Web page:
In the first study of its kind, the U.S. Centers for Disease Control and Prevention found that up to one in five kids has a mental health disorder. That's about 20 percent of kids ages 3 to 17, and it costs about $247 billion yearly in terms of medical bills, special ed and the juvenile justice system. Spanning the years 1994 to 2011, the study also found that mental health disorders are rising in frequency among kids.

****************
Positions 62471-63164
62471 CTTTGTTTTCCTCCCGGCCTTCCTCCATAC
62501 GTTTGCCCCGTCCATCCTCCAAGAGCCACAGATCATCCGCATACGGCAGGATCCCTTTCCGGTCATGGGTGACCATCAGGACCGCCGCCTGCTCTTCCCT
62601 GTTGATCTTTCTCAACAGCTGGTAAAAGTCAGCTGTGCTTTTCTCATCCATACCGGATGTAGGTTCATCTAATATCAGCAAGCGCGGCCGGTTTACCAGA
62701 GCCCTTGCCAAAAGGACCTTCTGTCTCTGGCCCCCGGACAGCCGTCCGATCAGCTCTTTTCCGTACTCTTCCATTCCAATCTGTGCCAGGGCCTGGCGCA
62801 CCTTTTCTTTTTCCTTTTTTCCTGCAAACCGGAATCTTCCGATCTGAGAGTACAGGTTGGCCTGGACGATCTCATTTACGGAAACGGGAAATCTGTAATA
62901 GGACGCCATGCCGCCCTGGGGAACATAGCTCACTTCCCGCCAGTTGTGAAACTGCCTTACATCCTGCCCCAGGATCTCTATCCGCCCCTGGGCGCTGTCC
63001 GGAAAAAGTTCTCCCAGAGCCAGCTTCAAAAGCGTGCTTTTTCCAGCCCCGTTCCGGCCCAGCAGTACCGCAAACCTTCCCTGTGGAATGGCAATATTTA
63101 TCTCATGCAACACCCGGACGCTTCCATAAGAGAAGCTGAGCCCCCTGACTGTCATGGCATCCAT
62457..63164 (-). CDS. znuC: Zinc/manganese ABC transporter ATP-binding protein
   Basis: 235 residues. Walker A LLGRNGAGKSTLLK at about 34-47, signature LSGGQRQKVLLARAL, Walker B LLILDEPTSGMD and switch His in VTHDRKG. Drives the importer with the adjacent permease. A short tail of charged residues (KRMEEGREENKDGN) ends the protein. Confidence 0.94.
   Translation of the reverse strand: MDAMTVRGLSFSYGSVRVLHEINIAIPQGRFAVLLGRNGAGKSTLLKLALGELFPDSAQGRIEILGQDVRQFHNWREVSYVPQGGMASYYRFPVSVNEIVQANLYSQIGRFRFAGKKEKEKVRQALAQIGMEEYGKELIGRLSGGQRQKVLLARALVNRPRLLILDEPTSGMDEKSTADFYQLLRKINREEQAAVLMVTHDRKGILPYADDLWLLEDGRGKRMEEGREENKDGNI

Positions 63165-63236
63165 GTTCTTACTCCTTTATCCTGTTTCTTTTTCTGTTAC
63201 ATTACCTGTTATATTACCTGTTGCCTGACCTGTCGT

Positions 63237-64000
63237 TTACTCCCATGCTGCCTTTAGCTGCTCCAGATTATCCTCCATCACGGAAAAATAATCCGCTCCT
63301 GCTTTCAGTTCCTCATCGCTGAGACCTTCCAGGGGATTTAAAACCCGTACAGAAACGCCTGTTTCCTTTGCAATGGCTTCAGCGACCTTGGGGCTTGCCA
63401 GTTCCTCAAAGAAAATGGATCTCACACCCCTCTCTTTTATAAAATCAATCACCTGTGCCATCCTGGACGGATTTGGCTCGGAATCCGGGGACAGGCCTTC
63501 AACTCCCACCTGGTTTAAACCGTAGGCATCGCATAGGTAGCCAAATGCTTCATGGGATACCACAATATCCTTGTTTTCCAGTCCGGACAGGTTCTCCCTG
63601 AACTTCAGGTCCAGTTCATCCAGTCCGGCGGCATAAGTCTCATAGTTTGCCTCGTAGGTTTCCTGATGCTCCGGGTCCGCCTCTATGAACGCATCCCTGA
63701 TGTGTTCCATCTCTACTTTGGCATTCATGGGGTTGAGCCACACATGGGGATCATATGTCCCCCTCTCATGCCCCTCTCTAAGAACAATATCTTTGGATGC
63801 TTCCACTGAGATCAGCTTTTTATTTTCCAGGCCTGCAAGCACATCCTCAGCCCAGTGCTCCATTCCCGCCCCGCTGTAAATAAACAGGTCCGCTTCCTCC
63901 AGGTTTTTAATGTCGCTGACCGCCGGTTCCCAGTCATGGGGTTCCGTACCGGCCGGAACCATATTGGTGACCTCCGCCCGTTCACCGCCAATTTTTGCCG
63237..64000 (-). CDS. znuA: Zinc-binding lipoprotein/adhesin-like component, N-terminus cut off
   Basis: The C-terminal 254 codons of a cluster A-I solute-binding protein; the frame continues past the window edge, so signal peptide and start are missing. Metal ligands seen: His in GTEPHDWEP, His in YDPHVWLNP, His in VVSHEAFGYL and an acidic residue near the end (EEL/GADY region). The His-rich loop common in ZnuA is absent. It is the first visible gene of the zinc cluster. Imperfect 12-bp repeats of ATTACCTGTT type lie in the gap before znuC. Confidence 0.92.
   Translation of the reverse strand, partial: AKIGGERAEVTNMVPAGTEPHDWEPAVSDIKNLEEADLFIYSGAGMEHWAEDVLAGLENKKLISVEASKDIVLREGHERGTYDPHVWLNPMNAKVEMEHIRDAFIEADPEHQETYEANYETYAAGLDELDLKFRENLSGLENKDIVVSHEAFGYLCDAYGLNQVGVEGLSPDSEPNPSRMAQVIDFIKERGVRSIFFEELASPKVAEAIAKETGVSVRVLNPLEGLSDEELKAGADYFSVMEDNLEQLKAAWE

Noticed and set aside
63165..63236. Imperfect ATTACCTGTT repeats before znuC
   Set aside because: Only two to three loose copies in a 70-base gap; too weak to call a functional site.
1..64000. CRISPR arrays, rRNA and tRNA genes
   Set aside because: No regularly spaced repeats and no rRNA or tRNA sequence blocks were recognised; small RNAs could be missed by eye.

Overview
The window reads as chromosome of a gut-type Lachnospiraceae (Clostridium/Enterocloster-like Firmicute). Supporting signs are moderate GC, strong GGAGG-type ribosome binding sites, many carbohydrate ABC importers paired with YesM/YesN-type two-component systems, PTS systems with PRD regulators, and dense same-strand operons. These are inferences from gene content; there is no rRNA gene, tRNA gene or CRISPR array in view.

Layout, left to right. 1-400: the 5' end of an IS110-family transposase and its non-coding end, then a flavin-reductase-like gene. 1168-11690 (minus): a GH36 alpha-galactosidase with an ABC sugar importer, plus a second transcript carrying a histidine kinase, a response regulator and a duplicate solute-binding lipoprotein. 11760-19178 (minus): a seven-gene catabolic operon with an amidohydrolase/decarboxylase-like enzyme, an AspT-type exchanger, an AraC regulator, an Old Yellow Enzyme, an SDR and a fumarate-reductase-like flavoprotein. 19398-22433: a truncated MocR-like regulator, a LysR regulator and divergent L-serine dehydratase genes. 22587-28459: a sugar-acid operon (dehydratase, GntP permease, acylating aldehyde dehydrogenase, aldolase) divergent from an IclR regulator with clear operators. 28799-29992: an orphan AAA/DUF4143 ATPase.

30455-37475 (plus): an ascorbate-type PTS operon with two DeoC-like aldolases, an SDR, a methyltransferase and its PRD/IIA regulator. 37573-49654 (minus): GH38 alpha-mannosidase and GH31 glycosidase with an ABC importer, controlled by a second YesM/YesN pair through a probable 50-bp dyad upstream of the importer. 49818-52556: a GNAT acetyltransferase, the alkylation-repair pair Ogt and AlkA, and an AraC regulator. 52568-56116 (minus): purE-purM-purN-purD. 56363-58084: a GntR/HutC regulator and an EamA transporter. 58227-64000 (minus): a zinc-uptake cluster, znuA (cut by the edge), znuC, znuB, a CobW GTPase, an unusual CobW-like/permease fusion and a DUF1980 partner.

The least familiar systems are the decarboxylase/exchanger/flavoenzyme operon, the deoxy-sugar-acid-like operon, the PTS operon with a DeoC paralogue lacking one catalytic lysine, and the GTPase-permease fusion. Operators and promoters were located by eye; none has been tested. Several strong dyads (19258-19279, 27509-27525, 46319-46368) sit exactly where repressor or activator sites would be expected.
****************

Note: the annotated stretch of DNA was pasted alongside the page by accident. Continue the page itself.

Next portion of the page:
A mental disorder is defined as a "serious deviation from expected cognitive, social and emotional development," according to the report. The most frequently seen disorder is ADHD, which touches 6.8 percent of all children. Also on the list: behavioral conduct problems (3.5 percent), anxiety like fears and phobias (3 percent), depression (2.1 percent) and autism spectrum disorders (1.1 percent). Researchers hypothesized that change in diagnostic criteria could be just as big a factor in the seemingly rising rates as actual increased prevalence.